This article conceptualizes political radicalization as a dimension of increasing extremity of beliefs, feelings, and behaviors in support of intergroup conflict and violence. Across individuals, groups, and mass publics, twelve mechanisms of radicalization are distinguished. For ten of these mechanisms, radicalization occurs in a context of group identification and reaction to perceived threat to the ingroup. The variety and strength of reactive mechanisms point to the need to understand radicalization—including the extremes of terrorism—as emerging more from the dynamics of intergroup conflict than from the vicissitudes of individual psychology.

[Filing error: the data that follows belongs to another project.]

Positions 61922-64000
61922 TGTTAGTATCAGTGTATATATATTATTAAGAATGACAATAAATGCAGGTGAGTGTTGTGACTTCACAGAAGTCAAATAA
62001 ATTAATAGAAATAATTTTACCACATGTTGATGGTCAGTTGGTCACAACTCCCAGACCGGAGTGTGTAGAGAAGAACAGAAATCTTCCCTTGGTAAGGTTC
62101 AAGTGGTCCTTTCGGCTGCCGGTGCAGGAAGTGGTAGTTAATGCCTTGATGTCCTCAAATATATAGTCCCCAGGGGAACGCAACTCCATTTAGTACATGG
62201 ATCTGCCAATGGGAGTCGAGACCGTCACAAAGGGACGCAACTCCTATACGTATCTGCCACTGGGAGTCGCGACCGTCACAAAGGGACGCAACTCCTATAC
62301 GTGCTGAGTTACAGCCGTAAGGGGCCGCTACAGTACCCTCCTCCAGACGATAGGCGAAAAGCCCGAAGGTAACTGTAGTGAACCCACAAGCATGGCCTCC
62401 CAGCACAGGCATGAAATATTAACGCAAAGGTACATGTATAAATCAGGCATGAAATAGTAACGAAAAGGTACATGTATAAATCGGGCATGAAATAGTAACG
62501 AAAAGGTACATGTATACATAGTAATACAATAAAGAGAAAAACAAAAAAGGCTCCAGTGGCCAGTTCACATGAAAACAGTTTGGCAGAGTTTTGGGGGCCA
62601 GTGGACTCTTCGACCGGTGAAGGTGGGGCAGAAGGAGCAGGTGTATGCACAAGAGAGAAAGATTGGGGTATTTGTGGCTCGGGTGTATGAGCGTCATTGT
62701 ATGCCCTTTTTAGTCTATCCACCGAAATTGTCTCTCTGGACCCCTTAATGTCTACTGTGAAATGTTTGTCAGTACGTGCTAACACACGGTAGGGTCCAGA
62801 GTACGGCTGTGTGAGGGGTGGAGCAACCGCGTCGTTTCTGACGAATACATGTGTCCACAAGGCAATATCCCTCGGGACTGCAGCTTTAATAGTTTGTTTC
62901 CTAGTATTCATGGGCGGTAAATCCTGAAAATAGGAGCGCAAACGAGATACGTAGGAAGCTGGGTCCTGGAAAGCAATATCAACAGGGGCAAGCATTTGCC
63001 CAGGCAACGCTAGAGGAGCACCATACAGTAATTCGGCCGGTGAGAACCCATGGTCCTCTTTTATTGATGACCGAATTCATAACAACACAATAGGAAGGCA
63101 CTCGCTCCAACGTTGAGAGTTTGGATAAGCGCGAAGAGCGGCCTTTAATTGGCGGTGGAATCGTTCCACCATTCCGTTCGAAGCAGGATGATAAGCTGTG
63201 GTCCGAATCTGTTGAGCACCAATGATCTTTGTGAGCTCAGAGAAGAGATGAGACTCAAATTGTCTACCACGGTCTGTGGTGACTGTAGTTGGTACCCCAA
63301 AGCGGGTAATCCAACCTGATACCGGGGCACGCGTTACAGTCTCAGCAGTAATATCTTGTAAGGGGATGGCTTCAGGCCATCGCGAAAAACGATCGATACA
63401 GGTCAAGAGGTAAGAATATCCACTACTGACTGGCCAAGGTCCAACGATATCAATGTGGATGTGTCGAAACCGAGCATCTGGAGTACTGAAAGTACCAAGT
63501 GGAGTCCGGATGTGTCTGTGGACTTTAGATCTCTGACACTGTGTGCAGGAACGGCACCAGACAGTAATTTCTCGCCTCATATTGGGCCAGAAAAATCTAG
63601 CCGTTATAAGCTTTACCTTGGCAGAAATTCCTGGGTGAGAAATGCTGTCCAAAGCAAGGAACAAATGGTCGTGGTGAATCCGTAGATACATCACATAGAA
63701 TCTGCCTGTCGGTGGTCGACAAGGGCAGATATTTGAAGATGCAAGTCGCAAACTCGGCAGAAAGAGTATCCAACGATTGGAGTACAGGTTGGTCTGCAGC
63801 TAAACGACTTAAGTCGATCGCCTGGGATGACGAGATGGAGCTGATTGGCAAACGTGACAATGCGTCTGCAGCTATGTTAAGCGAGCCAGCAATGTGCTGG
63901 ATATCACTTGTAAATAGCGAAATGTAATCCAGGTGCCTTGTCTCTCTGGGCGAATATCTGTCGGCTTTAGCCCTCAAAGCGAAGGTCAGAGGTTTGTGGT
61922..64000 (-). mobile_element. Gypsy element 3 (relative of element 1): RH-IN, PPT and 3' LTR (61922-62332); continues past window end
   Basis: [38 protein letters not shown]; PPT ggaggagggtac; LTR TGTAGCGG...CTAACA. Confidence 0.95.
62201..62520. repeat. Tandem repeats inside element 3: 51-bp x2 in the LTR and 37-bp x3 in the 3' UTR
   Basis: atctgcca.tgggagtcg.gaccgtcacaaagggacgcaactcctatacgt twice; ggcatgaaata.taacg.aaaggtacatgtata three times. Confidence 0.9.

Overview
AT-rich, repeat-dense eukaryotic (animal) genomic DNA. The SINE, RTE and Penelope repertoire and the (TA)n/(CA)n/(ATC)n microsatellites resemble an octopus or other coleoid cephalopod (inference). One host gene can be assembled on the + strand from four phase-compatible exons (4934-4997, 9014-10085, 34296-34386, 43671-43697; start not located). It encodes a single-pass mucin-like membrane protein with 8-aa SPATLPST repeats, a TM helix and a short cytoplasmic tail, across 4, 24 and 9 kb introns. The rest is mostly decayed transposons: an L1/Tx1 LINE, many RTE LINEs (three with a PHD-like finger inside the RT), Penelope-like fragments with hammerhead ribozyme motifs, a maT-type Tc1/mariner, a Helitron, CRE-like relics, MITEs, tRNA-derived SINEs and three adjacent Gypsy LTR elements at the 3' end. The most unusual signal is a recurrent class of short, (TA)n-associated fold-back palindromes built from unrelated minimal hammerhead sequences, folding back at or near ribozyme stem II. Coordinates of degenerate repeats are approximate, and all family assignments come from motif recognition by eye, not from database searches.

McCauley, Clark, and Sophia Moskalenko. 2008. "Mechanisms of Political Radicalization: Pathways Toward Terrorism." Terrorism and Political Violence 20 (July): 415-433. http://www.tandfonline.com/doi/abs/10.1080/09546550802073367#preview